Among different cancerous tumours of the brain, Glioblastoma multiforme (GBM) remains the most common and lethal form of primary tumor in adults and has poor prognosis. The treatment and diagnosis of GBM is guided by histopathology and imaging findings [3]. Repeated tumor biopsies in the brain is a very challenging problem. Therefore, noninvasive methods like imaging hold immense promise for assessing the state of the tumor. The high spatial resolution of MRI provides minute details of abnormalities, in terms of both shape and volume, in brain tumors. Due to its superior contrast in soft tissue structures, MRIs are routinely used for the diagnosis and characterization of such tumors for disease management. Particularly, MR imaging is very safe becasue it does not involve any exposure to radiation [1].

Medical experts manually segment different volumes of interest (VOIs) for detection, diagnosis and prognosis of tumors. Automated medical image analysis, on the other hand, overcomes human bias and can handle large volumes of data. Variation in blood flow (perfusion) within a tumor causes variation in imaging features like necrosis and contrast. Regions of tumor that are poorly perfused on contrast-enhanced T1C-weighted images may exhibit areas of low (or high) water content on T2-weighted images and low (or high) diffusion on diffusion-weighted FLAIR (Fluid-Attenuated Inversion Recovery) images [4]. Regions having poor perfusion and high cell density are of particular clinical interest, because they contain cells which are likely to be resistant to therapy. This highlights the utility of superimposing multiple channels of MR imaging, like FLAIR, T2, and contrast enhanced T1C components, in identifying and extracting heterogeneous tumor region(s) [Fig 1] [5].

Fig 1. Four primary MR sequences of a 2D GBM slice highlighting different intra-tumoral structures over (a) T1, (b) T1C, (c) T2, and (d) FLAIR, along with (e) composite label map.

The bottom row depicts the delineated (a) solid core of the tumor (maroon), (b) enhancing core (green) and necrotic core (yellow), (c-d) whole tumor (blue).

Humans can easily identify the salient (or relevant) parts of an image mainly due to the attention mechanism of the human visual system. “Visual saliency”, coined by Ullman and Sha’ashua [6] was extended by Itti et al. [7] towards the development of a computational architecture. Computational models of saliency take images as input and generate a topographical map of how salient or attention grabbing each area of the image can be to a human observer. Such models seem to predict based on certain aspects of human eye movement [8].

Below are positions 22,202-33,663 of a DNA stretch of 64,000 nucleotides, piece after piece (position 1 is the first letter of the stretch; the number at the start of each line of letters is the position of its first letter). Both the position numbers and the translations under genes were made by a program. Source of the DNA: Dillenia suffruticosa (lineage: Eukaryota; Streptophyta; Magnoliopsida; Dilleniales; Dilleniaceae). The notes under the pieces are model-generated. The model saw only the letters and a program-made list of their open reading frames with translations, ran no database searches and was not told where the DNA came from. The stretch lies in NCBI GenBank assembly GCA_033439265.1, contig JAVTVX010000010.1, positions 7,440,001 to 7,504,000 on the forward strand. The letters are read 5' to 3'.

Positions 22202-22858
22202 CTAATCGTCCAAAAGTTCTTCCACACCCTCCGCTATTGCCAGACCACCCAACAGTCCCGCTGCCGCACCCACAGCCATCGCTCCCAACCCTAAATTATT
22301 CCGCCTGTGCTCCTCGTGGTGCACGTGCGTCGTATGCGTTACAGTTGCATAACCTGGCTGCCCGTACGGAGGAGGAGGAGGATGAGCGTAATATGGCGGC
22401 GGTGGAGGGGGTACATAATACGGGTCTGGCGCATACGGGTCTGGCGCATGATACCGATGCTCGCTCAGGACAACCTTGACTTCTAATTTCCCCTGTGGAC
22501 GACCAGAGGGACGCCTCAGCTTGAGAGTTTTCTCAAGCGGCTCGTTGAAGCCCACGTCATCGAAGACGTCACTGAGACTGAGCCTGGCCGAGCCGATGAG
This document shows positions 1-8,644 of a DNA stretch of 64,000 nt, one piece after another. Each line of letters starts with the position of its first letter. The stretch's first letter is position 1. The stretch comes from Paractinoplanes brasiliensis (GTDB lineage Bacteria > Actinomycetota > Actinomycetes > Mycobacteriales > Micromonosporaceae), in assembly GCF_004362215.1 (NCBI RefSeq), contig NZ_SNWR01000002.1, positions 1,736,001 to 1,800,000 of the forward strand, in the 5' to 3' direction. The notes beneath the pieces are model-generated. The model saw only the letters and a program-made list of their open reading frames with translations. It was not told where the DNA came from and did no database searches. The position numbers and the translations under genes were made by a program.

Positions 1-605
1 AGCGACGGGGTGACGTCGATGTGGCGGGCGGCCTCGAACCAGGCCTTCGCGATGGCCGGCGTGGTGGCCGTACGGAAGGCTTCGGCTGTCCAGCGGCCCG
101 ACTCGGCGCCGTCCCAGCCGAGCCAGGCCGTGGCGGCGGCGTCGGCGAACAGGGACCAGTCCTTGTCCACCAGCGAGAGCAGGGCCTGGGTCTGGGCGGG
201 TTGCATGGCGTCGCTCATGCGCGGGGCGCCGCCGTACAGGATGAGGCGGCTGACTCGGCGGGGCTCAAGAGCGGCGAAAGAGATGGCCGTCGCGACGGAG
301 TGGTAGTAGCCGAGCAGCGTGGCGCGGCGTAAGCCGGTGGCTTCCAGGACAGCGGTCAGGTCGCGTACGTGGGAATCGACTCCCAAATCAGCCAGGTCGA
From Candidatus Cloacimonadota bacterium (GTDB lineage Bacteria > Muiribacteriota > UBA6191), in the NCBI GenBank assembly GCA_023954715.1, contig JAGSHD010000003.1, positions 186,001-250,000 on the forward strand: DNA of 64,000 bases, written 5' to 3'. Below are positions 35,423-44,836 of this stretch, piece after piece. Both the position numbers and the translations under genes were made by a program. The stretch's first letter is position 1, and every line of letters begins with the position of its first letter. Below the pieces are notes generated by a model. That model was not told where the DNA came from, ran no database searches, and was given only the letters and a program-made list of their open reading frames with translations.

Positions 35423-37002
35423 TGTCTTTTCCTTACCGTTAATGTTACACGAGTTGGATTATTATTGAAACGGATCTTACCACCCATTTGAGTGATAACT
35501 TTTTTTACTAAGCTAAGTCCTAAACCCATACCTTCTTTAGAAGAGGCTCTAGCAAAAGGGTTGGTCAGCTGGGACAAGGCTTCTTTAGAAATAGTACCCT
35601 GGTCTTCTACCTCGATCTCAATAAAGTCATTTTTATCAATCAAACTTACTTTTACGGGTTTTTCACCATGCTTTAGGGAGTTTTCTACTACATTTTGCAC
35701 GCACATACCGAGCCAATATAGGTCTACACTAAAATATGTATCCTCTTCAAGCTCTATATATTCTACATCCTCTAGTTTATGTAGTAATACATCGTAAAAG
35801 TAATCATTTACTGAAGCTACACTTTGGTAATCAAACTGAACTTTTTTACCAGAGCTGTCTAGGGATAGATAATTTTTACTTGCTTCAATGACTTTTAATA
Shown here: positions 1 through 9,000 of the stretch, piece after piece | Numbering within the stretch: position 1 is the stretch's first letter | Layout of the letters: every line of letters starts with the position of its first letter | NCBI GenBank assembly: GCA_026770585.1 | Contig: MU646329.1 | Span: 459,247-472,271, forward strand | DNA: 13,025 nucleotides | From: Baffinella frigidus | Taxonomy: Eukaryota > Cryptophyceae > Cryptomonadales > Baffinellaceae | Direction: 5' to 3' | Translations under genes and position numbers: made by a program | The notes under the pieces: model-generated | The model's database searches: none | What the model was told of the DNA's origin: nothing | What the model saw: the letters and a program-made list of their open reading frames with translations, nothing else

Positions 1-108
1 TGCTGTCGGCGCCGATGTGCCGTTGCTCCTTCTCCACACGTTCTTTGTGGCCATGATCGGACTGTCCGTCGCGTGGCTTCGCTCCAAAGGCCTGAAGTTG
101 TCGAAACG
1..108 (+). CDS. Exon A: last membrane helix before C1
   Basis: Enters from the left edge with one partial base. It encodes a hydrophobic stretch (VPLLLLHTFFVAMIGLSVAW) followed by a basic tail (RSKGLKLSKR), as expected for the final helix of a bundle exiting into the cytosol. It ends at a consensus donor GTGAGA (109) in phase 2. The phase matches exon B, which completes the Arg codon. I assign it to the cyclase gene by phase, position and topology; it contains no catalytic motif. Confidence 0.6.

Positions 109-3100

Visual saliency can be defined as the outcome of comparing a region with its surrounding, with respect to unpredictability, contrast and rarity [9, 10]. Saliency detection methods can be broadly classified into (i) biological [7, 11], (ii) fully computational [12, 13] and (iii) hybrid [14, 15]. Algorithms employing the bottom-up strategy detect saliency by using low-level features, like color, intensity, orientation. Those using the top-down strategy include some learning from the training data involving the position or shape of a salient object. It has been observed that often attention is immediately drawn to a salient item, in spite of the existence of many other items (or distracters), without any need to scan the entire image. A visually salient region is typically rare in an image, and contains highly discriminating information. This concept is, therefore, expected to have a major bearing towards the fast identification of tumor from a medical image.

Computer-Aided Detection (CADe) can be of help to doctors and radiologists in identifying abnormalities, which are comparatively rare, in a medical image. The objective of this research is to improve the present CADe systems by minimizing user interactions, thereby saving precious time of doctors while reducing possibility of human error. Application of visual saliency to medical images is being studied in literature. Jampani et al. [16] investigated the usefulness of three popular computational saliency models, extended from the natural scene framework, to detect abnormalities in chest X-ray and color retinal images. Visual saliency was also applied for automated lesions detection [17, 18] from retinal images. Alpert et al. [19] developed a medical saliency model for detecting lesions and microcalcifications in mammograms, MRIs of brain, and stenoses of angiographic images. However sufficient validation study, with respect to ground truth, was not provided. Erihov et al. [20] designed a shape asymmetry-based saliency model for detection of tumors from brain MRI and breast mammograms.